From ABAC to ZBAC: The Evolution of Access Control Models
Karp, Alan H.; Haury, Harry; Davis, Michael H.
Keyword(s): Services Oriented Architecture; SOA; web services; access control; Federated Identity Management; FldM
Abstract: Controlling access to resources and services is fundamental to security. A variety of access control models have been developed over the years, each designed to address different aspects of the problem. This report will examine the strengths and weaknesses of the various approaches as applied in a cross domain services and as implemented in common SOA frameworks. Please note, the access control mechanisms are discussed in this context and the comments are not general critiques of the advantages and disadvantages of the various systems. Our primary use case comes from an example investigated by the US Navy, which is examined for illustrative purposes since it is easy to understand (For more additional applicability please refer to the Department of Defense and Intelligence Community Service-Oriented Architecture Security Reference Architecture, Version 1.0 and the discussion of hierarchical policy enforcement frameworks and the section 4.2 Advanced SOAP Interaction Patterns). That discussion also extends the enclosed use case slightly to address issues it doesn't cover. Recognizing those issues led to the development of an access control model that uses authorizations presented with the request to make an access decision, an approach we call authoriZation Based Access Control (ZBAC). This paper is intended to stimulate a structured technical dialogue within the IA&A community on potential alternative enterprise approaches and possible security risks with current approaches. The KEY implementation details are in the appendices, so be sure to read them too!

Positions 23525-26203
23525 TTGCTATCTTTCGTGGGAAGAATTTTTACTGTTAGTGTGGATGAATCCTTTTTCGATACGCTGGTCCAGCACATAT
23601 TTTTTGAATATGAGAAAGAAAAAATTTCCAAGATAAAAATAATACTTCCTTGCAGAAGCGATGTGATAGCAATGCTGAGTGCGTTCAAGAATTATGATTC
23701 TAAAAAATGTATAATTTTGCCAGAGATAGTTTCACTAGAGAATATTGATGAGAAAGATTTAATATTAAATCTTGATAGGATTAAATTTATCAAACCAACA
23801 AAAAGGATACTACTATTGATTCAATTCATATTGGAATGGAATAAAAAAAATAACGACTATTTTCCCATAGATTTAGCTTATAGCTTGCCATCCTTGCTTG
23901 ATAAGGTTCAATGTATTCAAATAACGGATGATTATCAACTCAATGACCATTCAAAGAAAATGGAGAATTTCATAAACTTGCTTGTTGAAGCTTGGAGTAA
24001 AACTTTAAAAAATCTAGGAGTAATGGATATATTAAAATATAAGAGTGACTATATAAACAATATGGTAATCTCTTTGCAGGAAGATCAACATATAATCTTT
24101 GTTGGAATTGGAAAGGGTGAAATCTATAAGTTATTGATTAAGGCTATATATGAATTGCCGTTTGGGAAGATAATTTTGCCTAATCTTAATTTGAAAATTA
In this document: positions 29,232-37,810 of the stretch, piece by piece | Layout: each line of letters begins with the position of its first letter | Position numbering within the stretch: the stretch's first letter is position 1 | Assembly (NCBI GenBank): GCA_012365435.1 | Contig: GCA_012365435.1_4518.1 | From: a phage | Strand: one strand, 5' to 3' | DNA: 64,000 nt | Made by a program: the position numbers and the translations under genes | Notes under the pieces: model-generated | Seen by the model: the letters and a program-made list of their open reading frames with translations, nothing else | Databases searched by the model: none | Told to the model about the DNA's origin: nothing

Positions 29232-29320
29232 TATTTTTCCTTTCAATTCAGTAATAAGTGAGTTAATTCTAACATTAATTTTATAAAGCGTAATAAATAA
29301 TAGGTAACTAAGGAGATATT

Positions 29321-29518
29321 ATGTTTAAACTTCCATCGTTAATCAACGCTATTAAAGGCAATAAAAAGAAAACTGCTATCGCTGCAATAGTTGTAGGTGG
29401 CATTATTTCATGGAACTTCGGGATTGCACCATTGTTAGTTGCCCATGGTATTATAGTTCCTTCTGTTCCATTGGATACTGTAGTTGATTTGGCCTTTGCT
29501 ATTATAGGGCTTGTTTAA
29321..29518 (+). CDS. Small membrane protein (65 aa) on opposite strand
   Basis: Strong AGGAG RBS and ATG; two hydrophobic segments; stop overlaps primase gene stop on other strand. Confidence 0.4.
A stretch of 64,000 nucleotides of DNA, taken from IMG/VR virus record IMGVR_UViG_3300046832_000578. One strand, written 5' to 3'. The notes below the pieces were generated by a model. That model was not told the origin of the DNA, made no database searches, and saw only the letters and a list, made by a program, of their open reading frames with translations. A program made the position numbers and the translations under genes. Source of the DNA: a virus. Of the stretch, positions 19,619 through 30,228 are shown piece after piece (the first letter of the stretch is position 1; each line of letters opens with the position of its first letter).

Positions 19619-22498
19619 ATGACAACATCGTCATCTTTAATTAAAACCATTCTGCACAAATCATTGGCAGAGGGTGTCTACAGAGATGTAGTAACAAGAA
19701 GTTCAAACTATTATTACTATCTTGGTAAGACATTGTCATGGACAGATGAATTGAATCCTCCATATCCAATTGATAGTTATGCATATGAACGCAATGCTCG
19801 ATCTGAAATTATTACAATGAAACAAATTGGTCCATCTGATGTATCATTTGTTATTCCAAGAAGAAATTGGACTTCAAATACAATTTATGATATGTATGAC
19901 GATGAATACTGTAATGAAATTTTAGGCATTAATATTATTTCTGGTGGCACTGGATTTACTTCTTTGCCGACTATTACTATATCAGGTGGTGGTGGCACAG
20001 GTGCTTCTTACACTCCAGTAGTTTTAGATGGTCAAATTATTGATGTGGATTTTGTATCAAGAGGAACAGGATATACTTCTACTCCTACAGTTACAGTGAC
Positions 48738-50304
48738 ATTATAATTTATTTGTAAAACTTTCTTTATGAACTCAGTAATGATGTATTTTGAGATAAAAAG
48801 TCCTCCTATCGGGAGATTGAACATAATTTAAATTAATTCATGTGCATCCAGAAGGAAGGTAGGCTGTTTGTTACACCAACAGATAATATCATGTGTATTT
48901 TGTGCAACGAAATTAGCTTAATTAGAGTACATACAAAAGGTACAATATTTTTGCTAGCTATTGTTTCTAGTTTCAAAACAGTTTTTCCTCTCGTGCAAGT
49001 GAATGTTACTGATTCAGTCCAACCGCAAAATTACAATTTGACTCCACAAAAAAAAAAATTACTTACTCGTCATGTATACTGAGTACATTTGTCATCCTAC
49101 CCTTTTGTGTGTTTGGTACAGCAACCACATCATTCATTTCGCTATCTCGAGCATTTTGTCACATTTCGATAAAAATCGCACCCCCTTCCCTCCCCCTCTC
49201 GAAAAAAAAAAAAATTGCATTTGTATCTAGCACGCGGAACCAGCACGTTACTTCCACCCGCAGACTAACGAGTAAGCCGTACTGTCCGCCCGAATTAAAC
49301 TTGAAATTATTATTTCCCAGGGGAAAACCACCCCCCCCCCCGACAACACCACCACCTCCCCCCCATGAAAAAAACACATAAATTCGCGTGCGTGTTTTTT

External Posting Date: February 21, 2009 [Fulltext]. Approved for External Publication
Internal Posting Date: February 21, 2009 [Fulltext]